Article Post

JavaScript as a Seasoning, Not a Meal

We use Javascript every day. Most people who browse the web don’t even know it’s running. However, there is a segment of web users that come to a page that is just downright broken. If they’re lucky, they might get some piece of information left by a developer inside a <noscript> tag that informs them that they are out of luck. It might read something like:

“Sorry, but your browser doesn’t support Javascript.”

Deep inside that soft little jelly heart of the user, they feel like it actually reads:

“You suck. This site doesn’t care about you......go away.”

Javascript Can’t Be A Requirement

With the rising popularity of Javascript frameworks, I’ve been anxious about how our users will interact with Javascript. Lately, I’ve been writing more Javascript than I know what to do with. I’ve been exploring ‘vanilla’ Javascript and have discovered how utterly fragile it is. One line, one misplaced semicolon, one wrong var, and it all unravels.

The worst part is that for a user, there’s no error message or indication that Javascript has crashed and burned. They are just left with a problematic scenario where that intended functionality is broken. “Click”.....nothing. “Click” again….nothing.

Ok, so we can include error handling and do our best to make things still work when the script doesn’t do what we intended, but what about the user who has Javascript disabled? Is anything helpful rendered? Is your site or app still usable in the absence of Javascript?

Remember Murphy’s Law reminds us that everything that can fill, will fail. Javascript will fail. So, let’s be wise and plan for it.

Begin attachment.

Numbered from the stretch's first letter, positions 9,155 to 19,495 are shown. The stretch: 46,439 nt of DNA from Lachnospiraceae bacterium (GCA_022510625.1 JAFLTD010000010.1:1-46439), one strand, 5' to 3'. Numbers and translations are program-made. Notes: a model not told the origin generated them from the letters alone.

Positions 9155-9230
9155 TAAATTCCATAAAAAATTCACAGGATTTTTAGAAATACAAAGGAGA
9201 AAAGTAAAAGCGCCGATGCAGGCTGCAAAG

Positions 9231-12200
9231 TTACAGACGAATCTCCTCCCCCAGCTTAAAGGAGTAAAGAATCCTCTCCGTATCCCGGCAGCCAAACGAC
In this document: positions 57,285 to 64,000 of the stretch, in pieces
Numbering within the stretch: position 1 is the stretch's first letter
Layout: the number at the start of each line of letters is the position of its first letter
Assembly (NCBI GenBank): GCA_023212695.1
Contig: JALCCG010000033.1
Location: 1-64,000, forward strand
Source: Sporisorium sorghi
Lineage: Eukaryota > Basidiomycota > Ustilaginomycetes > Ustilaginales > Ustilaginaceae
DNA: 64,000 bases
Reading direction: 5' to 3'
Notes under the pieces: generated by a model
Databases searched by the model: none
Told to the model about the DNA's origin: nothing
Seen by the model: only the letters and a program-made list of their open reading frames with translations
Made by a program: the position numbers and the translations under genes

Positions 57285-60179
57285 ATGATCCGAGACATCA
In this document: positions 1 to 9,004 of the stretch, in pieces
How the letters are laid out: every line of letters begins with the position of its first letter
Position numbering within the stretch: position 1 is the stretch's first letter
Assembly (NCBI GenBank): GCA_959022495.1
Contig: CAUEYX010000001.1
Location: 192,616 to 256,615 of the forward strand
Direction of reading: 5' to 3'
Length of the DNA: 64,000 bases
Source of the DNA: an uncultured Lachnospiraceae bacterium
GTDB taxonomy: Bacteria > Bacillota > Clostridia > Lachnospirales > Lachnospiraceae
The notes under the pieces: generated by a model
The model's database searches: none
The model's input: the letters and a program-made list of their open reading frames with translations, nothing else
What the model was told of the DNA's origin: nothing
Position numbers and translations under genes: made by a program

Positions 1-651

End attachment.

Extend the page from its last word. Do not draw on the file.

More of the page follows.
HTML Seasoned with Javascript

The core component of every site is HTML. That’s what we write and build the web on. Yes, there are other languages we use every day (CSS, JS, PHP, Ruby, Python, etc), but when you boil it down, in the end HTML is the ultimate requirement.

The fundamental features of your site or web application should be functional in the absence of Javascript. I’d rather eat a bland meal than forego eating simply because a specific seasoning is unavailable. Your users want to be able to consume your content and interact with your app even in the absence of web seasoning.

I don’t believe a <noscript> fallback is enough. If your entire interaction is based on Javascript, I hope you’ve planned for the scenario where Javascript fails.


Don’t mis-interpret this post. I do love Javascript. Furthermore, we all love a meal that’s been seasoned well, but no sane person would (or should) eat a meal of salt and pepper. Javascript is an incredibly helpful tool. It can add a layer of depth and interaction that you just can’t achieve with HTML and CSS. Remember, that the goal with Javascript should be to exist as an additive element and not a baseline requirement. It’s a wonderful seasoning, but not a meal.

Jeremy Keith gave a presentation talk that inspired this post. I’ve been thinking about this for a while, but Jeremy provided the kick in the pants I needed to actually write this article. Watch his Coldfront Conference talk on Resilience on the Web (46:55). You’ll be glad you did.

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